Exploring the Functional Significance of the Caenorhabditis elegans VAB-1 Eph RTK and DAF-18/PTEN Tumour Suppressor Interaction

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Brisbin, Sarah
DAF-18 , PTEN , C. elegans , VAB-1 , Eph RTK , Protein Interaction , Tumour Suppressor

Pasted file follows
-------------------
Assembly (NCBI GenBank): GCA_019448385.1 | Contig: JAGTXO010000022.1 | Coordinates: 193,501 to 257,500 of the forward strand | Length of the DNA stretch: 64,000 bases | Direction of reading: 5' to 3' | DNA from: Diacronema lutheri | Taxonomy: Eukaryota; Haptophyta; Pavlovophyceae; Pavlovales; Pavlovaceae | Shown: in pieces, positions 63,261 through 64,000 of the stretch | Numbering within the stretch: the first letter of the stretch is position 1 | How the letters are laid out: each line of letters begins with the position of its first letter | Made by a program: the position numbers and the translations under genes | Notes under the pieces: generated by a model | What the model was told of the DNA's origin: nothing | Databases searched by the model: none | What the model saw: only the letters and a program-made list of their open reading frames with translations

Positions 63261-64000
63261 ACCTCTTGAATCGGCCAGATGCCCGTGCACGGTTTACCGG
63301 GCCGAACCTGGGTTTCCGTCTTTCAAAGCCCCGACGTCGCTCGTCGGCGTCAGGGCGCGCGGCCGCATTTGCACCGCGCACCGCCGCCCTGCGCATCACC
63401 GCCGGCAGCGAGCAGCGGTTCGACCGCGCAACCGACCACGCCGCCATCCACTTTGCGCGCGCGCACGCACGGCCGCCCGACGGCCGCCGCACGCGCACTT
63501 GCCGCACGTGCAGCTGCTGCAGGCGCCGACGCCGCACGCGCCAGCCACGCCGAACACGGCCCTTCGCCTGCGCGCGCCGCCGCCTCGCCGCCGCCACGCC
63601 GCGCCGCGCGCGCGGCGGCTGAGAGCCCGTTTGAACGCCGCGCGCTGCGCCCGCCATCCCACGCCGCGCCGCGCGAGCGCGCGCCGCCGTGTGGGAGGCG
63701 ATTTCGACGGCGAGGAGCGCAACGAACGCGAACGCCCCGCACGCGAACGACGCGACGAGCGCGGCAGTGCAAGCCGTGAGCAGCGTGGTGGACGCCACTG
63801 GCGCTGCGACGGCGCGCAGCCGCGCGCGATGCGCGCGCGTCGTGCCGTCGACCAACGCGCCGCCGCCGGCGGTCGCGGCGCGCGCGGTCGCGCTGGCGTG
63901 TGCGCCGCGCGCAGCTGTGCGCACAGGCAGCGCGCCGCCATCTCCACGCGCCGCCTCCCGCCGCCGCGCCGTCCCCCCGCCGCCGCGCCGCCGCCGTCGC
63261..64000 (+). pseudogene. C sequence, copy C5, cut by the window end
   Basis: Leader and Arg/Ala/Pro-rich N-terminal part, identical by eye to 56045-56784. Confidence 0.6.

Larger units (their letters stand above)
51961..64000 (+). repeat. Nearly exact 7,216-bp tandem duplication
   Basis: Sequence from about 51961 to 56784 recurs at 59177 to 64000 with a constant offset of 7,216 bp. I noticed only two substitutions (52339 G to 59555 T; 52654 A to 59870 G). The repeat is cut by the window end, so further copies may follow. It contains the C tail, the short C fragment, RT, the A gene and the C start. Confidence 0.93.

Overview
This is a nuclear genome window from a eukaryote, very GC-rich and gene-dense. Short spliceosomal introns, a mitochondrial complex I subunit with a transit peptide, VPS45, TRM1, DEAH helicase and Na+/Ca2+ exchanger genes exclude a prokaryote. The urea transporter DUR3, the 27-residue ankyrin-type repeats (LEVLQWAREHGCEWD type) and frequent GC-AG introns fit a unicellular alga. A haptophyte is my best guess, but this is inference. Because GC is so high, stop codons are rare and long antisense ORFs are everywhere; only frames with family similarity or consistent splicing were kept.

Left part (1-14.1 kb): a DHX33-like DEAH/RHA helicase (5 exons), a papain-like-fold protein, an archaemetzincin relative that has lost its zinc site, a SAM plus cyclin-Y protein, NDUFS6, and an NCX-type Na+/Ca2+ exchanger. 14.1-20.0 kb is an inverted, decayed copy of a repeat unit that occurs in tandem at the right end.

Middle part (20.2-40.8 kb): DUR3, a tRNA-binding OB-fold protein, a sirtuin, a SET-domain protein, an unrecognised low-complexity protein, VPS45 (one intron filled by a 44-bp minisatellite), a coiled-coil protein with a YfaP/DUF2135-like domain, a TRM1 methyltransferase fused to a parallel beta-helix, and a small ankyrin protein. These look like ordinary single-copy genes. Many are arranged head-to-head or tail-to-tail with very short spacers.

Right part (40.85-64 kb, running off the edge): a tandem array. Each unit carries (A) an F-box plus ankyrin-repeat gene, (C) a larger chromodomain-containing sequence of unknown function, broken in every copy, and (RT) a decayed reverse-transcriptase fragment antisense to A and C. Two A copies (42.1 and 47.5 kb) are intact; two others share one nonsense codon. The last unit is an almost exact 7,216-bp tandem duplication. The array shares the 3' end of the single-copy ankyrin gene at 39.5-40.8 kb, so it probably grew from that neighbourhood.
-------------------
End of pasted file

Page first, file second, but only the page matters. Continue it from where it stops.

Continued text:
The Caenorhabditis elegans Eph RTK, VAB-1, has known roles in neuronal and epidermal morphogenesis as well as oocyte maturation through interaction with its ephrin ligands. In humans, Eph receptors are involved in nervous and vascular system development and have been implicated in cancer formation and progression. DAF-18, a C. elegans ortholog of the human tumour suppressor gene, PTEN, has been identified as an interacting partner with the Eph RTK, VAB-1. Mutations in human PTEN have been associated with numerous cancers and in the worm, DAF-18 is a well studied member of the DAF-2/Insulin receptor-like signaling pathway which has roles in dauer formation, thermotolerance and adult longevity. Our lab has previously shown that VAB-1/EphR binds DAF-18. To further investigate the significance of this interaction as well as offer additional function to the proteins involved, I have shown that VAB-1/EphR is a negative regulator of DAF-18/PTEN at the protein level. Western blotting reveals that endogenous expression of DAF-18/PTEN is low in wild-type animals and expression is increased in a vab-1/ephR mutant. Additionally, VAB-1/EphR and DAF-18/PTEN are expressed in head neurons, oocytes and the germline precursor cells, Z2/Z3. vab-1/ephR mutants show increases longevity and sensitivity to dauer conditions which is consistent with increased DAF-18/PTEN activity. Lastly, daf-18(ok480) is able to suppress the oocyte maturation phenotype and increased MAPK expression displayed by vab-1(dx31) animals, providing genetic evidence of an interaction. By identifying the tissues where these proteins are co-expressed and substantiating the interaction with multiple analyses, novel roles may be proposed for each: VAB-1/EphR in DAF-2/Insulin signaling and DAF-18/PTEN in oocyte maturation downstream of VAB-1/EphR signaling. This work provides further understanding of how an organism coordinates complex developmental processes and reiterates the notion that cellular signaling is a complex network of interacting players. As many signaling pathways are evolutionarily conserved, my research in C. elegans may provide a mechanism on how Eph RTKs and PTEN are regulated in more complex organisms, including humans.
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